9. Mackeine Loveine (@cocaine-mackeine) said on 24th August 2014, 15:26

    The incident today was just a small impact in the championsip, however, fans are now attacking Rosberg for a simple mistake he made. I’ve just had a discussion with a F1F who I suppose is a Hamilton fan, which now hates Rosberg for what happened. I’ll be straight, I think that the team orders in Malaysia 2013 were bad enough for Vettel to receive booing. Why? Because Vettel made Webber feel like a loser for 4 years! Today it wasn’t the big deal for a slight cut in the rear tyre for Hamilton. Yes, Rosberg got beneficiated by the contact, but maybe it was a slight mistake, not a intentional crash. Media and Mercedes will go mad offending Rosberg and pleasing Hamilton, which I think, its the most childish and pathetic thing I’ve ever witness in F1 since the Red Bull saga in 2010 (which had more sense than this one). I’m criticising any fan, I’m just saying that Rosberg was at fault (and he already admitted it) and he doesn’t deserve any booing or offense from anyone, even a Hamilton fan. I would say that it was more pathetic being whining every lap about the engine and retiring in the last 5 laps than cutting unintentionally the rear tyre of my rival.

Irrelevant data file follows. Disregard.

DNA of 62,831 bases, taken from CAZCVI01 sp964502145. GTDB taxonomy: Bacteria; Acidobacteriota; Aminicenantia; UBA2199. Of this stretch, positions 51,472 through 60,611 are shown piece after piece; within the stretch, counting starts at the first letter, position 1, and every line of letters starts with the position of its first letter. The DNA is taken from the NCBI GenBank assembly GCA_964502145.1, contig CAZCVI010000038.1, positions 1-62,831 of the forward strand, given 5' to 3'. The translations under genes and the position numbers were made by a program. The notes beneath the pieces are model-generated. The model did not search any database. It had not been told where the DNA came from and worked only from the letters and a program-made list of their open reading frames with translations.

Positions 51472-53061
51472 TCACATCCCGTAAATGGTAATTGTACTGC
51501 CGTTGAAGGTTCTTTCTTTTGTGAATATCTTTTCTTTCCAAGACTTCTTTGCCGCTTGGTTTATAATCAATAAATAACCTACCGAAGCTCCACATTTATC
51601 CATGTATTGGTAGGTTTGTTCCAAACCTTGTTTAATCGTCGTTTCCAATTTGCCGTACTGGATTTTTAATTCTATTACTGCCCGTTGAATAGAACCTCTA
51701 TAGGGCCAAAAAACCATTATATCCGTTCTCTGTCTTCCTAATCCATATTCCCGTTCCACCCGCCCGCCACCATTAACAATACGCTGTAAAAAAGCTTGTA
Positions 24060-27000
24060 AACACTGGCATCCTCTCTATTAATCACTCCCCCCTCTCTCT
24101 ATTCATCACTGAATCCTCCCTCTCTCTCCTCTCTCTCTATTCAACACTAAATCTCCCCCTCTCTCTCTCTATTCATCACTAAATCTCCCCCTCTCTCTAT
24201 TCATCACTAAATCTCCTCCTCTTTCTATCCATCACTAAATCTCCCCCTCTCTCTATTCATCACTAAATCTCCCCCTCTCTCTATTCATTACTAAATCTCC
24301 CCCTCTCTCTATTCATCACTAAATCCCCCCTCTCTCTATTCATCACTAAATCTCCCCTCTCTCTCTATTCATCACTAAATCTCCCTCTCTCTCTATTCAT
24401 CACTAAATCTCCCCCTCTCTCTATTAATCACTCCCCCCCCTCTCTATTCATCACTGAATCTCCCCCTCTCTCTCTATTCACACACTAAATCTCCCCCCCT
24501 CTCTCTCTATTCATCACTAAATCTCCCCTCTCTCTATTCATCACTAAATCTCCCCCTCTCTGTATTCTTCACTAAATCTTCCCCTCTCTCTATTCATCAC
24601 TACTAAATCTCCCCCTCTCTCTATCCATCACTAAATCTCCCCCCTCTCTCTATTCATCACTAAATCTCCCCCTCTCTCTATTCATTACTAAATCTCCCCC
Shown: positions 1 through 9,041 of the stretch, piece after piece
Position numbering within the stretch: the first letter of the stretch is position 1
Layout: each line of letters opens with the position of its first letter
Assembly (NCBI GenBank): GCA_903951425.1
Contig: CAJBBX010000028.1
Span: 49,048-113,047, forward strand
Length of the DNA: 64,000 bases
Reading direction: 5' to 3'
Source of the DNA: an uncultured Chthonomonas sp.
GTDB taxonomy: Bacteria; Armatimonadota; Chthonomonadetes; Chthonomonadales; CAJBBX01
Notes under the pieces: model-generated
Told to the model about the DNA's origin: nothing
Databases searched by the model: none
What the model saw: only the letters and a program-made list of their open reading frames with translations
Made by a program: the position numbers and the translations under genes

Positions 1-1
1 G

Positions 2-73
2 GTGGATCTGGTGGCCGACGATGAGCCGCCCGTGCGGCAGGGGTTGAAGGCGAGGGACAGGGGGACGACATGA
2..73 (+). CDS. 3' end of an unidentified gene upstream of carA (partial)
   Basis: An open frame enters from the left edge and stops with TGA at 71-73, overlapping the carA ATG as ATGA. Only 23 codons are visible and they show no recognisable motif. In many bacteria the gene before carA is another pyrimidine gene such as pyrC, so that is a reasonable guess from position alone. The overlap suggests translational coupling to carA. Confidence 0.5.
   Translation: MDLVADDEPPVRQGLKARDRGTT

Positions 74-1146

10. Oli (@dh1996) said on 24th August 2014, 15:27

    This might be an extremely unpopular opinion but I think Hamilton deserves a penalty.

    Not because of the contact, no. That was a 100% racing incident. But I think the stewards should start giving out penalties to drivers who don’t return to the pits with extreme caution while driving with a puncture. I’m not at all a fan of penalties in general but that was dangerous stuff that endangered others.

    • I agree it was a bit dangerous but it is hard to give out penalties because delamination can be quite random and specific thing. A driver may be cautious but still create a lot of debris. It is a difficult thing to measure so some penalties could be given out unfairly.